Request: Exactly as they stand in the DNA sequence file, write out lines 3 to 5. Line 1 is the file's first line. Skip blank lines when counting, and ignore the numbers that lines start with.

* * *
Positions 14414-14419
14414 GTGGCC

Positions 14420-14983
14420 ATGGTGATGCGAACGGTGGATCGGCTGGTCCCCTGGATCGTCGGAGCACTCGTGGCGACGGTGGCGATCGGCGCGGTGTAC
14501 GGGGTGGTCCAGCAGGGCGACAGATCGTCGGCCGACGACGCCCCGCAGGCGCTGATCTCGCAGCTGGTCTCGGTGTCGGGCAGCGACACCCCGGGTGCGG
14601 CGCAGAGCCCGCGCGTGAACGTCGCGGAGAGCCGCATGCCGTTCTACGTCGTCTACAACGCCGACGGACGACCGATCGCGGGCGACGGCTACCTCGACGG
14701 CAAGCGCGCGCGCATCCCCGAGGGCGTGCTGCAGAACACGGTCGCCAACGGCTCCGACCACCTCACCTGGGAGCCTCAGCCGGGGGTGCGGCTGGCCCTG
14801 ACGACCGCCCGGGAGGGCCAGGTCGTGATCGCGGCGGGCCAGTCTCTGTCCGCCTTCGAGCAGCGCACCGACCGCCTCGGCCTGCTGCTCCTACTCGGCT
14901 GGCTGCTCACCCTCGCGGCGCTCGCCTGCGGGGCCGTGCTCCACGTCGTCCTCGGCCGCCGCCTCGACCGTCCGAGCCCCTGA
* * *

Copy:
Positions 14420-14983
14420 ATGGTGATGCGAACGGTGGATCGGCTGGTCCCCTGGATCGTCGGAGCACTCGTGGCGACGGTGGCGATCGGCGCGGTGTAC
14501 GGGGTGGTCCAGCAGGGCGACAGATCGTCGGCCGACGACGCCCCGCAGGCGCTGATCTCGCAGCTGGTCTCGGTGTCGGGCAGCGACACCCCGGGTGCGG